Young fitness woman doing breathing practice during morning yoga routine at home near sunlit balcony. ADOBE STOCK PHOTO

Self-care is a term we hear around every corner these days, and have for years now. 

“Self-care is the ability of individuals, families and communities to promote health, prevent disease, maintain health, and cope with illness and disability with or without the support of a health worker,” as defined by the World Health Organization.

While that sounds like a great plan, consumerism and social media have influenced many of us to define self-care as being a much more self-centered phenomenon rather than an effort to support wellness starting with ourselves, but in a way that bolsters our communities in the end. After personally feeling a bit of suspicion towards the media’s self-care initiative for a good few years now, I thought it was about time to dive into the topic, and you, like I, may realize it hasn’t been helping you feel better after all.

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If you know me you know I began having chronic health issues around seven years ago.  Prior to that I was an incredibly active young lady who made it to the gym nearly every day, walked my dog twice a day, loved open-gym volleyball night, and drove all around the state to visit friends and family. All of those things were forms of self-care, for me at least. They were what brought me purpose, relaxation, laughter. When I began having health issues my list of physical activity greatly decreased, and around the same time the promotion of self-care was starting to really take hold on social media platforms (though it is actually a concept that has been around for centuries). At the time it was a great comfort to me. I was ecstatic to learn that I could cancel plans with friends and call it “self-care,” or lay on a bolster for 15 minutes instead of going to the gym. Now again, at the time my physical capabilities were all becoming greatly diminished and I had not yet built up a tolerance towards the chronic pain that was sweeping through my body. So of course anyone could see that yes, those changes made perfect sense, for me.  Years passed and while I was still struggling with my own health both mentally and physically, I started being able to once again see outside myself.  

One specific thing that really snapped my head around and made me start questioning all the self-care hype was a practice that was prevalent in some yoga circles I had become a part of. The idea was that if you were approached by someone, and you were absolutely uninterested in the conversation or interaction, it was fine for you to simply turn away. Now, I think most of us have had negative interactions where yes, walking away was the most positive thing that could be done, but this attitude reached beyond negativity and into the simply disinterested. I was baffled at the audacity of such a concept. I know that there are times I am running late, trying to get errands done, and feel impatient towards the friendly faces I see at the post office or grocery who want to chat for a spell. But the thing is, sometimes people reach out because they need something to hold onto, even for just a few minutes. And if I am not able to slow down, and give them a smile and my ear, if I am too disinterested or bored by them to the point I simply turn away, I am not being a part of a communal self-care movement. And inevitably I am not promoting any sort of growth towards my own well-being as a person.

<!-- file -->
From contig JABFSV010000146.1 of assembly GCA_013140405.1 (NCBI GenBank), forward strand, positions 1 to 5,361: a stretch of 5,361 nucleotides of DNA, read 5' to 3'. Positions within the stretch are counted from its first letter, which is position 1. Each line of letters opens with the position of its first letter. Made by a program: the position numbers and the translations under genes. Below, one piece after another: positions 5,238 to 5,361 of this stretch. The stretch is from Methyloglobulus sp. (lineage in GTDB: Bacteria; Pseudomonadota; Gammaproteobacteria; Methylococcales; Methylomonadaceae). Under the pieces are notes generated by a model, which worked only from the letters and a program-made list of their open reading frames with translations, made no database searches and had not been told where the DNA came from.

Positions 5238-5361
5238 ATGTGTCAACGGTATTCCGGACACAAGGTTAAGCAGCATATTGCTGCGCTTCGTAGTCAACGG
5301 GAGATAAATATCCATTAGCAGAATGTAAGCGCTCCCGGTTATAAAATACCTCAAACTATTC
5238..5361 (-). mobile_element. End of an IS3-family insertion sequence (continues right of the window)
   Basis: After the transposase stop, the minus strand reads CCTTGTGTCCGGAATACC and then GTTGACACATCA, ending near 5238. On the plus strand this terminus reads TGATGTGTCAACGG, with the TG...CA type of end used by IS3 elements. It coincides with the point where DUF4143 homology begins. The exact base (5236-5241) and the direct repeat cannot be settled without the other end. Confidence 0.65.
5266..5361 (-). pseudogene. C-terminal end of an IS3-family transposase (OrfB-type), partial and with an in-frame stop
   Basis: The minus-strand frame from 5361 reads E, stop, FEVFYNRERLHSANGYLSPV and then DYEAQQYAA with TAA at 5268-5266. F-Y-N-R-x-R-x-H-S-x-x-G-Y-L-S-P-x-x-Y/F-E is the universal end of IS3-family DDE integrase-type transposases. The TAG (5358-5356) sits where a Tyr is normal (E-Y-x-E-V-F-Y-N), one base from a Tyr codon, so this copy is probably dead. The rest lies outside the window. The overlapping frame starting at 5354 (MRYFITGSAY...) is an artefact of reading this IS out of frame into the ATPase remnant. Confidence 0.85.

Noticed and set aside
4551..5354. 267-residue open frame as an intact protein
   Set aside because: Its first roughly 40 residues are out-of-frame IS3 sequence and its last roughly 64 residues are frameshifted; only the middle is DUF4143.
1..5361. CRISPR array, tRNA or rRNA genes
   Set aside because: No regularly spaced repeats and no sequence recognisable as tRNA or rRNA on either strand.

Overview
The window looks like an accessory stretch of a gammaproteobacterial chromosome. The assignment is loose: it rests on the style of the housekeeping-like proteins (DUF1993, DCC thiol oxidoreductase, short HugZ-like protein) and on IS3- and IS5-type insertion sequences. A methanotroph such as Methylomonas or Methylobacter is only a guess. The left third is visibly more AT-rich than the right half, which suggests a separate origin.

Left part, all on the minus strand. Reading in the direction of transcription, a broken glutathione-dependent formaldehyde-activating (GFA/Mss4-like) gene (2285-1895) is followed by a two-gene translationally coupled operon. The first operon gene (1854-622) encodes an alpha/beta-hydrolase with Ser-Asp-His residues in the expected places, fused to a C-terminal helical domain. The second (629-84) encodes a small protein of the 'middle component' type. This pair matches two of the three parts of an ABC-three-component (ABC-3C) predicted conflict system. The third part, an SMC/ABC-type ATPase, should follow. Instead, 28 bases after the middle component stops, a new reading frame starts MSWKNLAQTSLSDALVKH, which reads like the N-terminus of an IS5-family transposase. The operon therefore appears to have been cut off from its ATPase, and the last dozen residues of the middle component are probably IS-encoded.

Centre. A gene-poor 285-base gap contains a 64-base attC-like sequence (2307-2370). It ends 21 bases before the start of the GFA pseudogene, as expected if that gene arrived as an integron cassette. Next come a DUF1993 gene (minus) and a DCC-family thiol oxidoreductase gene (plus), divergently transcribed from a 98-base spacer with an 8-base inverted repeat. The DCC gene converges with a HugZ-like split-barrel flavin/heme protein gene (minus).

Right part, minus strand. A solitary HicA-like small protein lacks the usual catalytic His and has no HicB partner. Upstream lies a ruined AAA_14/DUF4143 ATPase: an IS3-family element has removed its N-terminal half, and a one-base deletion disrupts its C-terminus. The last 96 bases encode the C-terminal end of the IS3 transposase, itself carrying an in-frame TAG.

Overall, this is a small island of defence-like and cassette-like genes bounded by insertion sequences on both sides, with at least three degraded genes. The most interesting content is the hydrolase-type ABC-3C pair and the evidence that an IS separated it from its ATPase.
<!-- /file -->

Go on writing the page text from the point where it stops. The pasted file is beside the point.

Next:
That practice made me begin to see patterns of avoidance behavior throughout the modern/media “self-care” initiative. Posts saying things like, “self-care should not be about helping you be productive again. Self-care should be a reminder that you are more important than productivity.” Or “you can’t pour from an empty cup. Take care of yourself first.” Clearly, there is truth and a positive message in both of those statements but if you are stuck in an avoidance routine or already sway towards being a bit self-centered, you may only read a message screaming, “slow down and focus on you, just you.” There are very selfless people who should certainly take the time to do that.  But many of us will feel a lot better if we lend our energies to things beyond ourselves. Our self-care ideals need to have interactions and socialization, they need to be productive, they need to say yes to things that make us uncomfortable instead of no.  

AJ Hess writes in her article, “Self-Care May be Increasing Your Stress…” for Fast Company, that “the call for self-care can create additional pressure and become a source of negativity.” This is directed towards those people who have inherently busy lives. Family and friends who look at how fast you move and whole-heartedly believe you need to slow down may pressure you to fit a massage into your schedule or take an uninterrupted bath.  That pressure can be as exhausting as they think your current schedule is. Hess’s article prompts us all to not only consider slowing down as a form of self-care but to consider speeding up. Being more productive can lead to greater fulfillment at the end of the day and result in better sleep. Making it to happy hour with your friends where you can vent about work can be more relieving than decompressing on the couch alone. 

All this is not to say self-care is bad, it’s just to say as a community we need to be more aware of how self-care can look different for each individual, and how respecting that in others and ourselves can help us all grow.  

By ADRIENNE WIX | Special to the Herald Times

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